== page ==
Switzerland, for example, is leveraging this provision to support the implementation of the AWD method in Ghana. The resultant reductions in methane emissions from rice cultivation are quantified and will be transferred as ITMOs under the Paris Agreement. 

The Carbon Payments for Development (CP4D) Facility, led by the United Nations Development Programme (UNDP), plays a critical role in promoting and facilitating Article 6 of the Paris Agreement. The Facility assists developing countries in building their capacity to fully participate in cooperative approaches. 


Impacting lives, improving livelihoods

The switch to the AWD method is not just about mitigating climate change; it's also about changing lives, says UNDP Resident Representative, Angela Lusigi. “For Ghanaian farmers, both large-scale and smallholders, this shift promises significant socio-economic benefits,” she said. "Adopting the AWD method in rice cultivation represents an intersection of environmental stewardship and economic empowerment.”

Ms. Lusigi also said that by reducing water usage, we decrease the greenhouse gas emissions from rice cultivation and empower Ghanaian farmers to be more resilient in the face of climate change. “The savings on water and fuel costs translate to higher profit margins for both small and large scale farmers,” she said. “This is a tangible change that improves the livelihoods of the very people who feed the people of Ghana."

For many farmers, adopting the AWD method is already making a difference. Smallholder farmer Martin Pwayidi said with the changing climate, yields have been generally low. “But I can count my lucky stars that with this {AWD}, there is an improvement and that is why I wanted to start early this year with it,” he said. “Because farmers are getting less than 10 bags per acre and I am getting 15 bags— that is an achievement.”


Stakeholder Engagement and Replication/upscaling of the initiative 

This initiative goes beyond the borders of Ghana, involving a diverse set of stakeholders, including international organizations, national governments, NGOs, and the farming community itself. It is a collaborative effort combining science, policy, and practice to address the dual challenges of food security and climate change.


Adherence to robust monitoring, reporting, and verification (MRV) systems, as prescribed by UNFCCC and the Paris Agreement, is paramount to the success of the programme. In a pioneering move, UNDP is testing an advanced MRV model that uses satellites to monitor irrigation and verify AWD adoption by farmers each season. Monitoring farming practices and emissions reductions transparently builds confidence in these markets, encouraging more participation. Satellite surveillance is thus central to ensuring our emissions reduction endeavours are genuine and trusted by stakeholders.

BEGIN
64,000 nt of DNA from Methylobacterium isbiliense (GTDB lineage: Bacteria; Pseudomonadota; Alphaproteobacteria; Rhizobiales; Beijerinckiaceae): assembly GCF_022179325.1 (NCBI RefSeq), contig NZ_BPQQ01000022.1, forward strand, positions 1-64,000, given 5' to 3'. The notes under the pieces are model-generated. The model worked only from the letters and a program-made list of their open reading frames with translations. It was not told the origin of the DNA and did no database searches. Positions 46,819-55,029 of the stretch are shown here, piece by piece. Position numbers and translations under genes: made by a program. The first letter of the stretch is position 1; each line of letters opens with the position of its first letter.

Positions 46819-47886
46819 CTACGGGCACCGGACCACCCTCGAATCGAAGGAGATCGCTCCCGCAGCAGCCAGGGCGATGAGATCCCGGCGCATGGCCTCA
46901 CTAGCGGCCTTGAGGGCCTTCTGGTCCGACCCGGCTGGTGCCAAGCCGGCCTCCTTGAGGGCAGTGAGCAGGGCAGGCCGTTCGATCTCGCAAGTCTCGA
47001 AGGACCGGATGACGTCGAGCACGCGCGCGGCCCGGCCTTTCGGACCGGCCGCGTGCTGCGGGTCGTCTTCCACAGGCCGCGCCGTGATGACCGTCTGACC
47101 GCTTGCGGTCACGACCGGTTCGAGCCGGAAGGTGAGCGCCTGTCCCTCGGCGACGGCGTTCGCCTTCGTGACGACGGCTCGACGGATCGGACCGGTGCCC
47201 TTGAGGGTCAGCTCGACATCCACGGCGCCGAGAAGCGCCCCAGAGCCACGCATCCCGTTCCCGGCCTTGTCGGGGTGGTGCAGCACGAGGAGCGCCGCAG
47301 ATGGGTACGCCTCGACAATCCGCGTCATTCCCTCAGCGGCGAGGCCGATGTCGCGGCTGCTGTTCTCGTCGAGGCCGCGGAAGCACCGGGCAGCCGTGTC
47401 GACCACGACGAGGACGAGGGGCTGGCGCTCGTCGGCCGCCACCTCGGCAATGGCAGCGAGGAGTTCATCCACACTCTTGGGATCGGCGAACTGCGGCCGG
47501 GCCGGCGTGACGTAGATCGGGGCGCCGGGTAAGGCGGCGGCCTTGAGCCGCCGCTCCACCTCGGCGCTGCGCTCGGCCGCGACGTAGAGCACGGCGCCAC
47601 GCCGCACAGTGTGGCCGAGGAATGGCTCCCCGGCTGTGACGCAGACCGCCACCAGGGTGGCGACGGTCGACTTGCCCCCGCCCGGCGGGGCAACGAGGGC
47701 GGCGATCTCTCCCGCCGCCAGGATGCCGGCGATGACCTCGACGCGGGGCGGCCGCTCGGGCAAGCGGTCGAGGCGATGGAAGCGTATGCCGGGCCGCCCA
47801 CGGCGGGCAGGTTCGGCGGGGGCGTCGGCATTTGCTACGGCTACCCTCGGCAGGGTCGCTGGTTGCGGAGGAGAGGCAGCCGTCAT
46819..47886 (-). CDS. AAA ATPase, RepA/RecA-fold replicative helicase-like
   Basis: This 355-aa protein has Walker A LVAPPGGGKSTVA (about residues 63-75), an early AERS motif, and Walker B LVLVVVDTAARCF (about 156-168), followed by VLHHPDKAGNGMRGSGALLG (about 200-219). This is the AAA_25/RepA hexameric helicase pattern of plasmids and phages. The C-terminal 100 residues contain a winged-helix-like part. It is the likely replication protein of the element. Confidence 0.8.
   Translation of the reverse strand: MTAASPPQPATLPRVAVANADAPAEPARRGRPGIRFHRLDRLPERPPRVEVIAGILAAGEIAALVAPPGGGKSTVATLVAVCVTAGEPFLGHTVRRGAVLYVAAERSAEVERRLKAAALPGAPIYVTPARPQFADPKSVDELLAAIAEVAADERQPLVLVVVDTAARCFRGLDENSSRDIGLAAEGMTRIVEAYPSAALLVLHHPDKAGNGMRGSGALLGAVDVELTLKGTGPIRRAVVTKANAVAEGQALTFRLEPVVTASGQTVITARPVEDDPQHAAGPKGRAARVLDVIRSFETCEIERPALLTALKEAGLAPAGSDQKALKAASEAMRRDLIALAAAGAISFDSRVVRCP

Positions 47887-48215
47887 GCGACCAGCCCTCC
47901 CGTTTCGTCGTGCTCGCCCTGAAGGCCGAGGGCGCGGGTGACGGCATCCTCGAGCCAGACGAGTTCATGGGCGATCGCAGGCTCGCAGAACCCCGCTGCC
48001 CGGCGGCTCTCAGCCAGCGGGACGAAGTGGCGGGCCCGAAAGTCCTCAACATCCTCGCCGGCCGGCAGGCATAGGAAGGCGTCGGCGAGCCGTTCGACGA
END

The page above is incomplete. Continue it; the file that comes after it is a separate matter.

Stephen Kansuk, Head of Environment and Climate at UNDP Ghana, believes that both the AWD method and the MRV system are scalable and can be adopted in regions or countries with analogous agricultural conditions. "This initiative isn't exclusive to Ghana; it sets a precedent for other nations,” he said. “It aims for a broader impact across various regions and countries. The potential benefits for farmers and the environment are clear, and we see its potential for other rice-growing countries."

Kansuk also champions Ghana's role in spearheading this approach through South-South collaborations. “Collaborative efforts, sharing knowledge and resources, accelerate our journey towards climate action and sustainable development,” he remarked. “Ghana's AWD success demonstrates the profound change possible when we collaborate. Addressing climate change and food security challenges isn't just an option; it's imperative."

Through the implementation of the Alternate Wetting and Drying method, Kansuk sees a tangible example of a systemic response to the climate crisis. The AWD method addresses a key source of greenhouse gas emissions, improves water management, and provides economic benefits to farmers. It's a clear testament to the fact that our fight against climate change can be strategically aligned with socioeconomic development.

“The path towards a greener and more sustainable future is paved with innovation, collaboration, and determination,” adds UNDP Resident Representative Angela Lusigi. “Let us step boldly and confidently into this future, fostering change not just in the fields of Ghana, but in every corner of the world where our actions can make a difference.”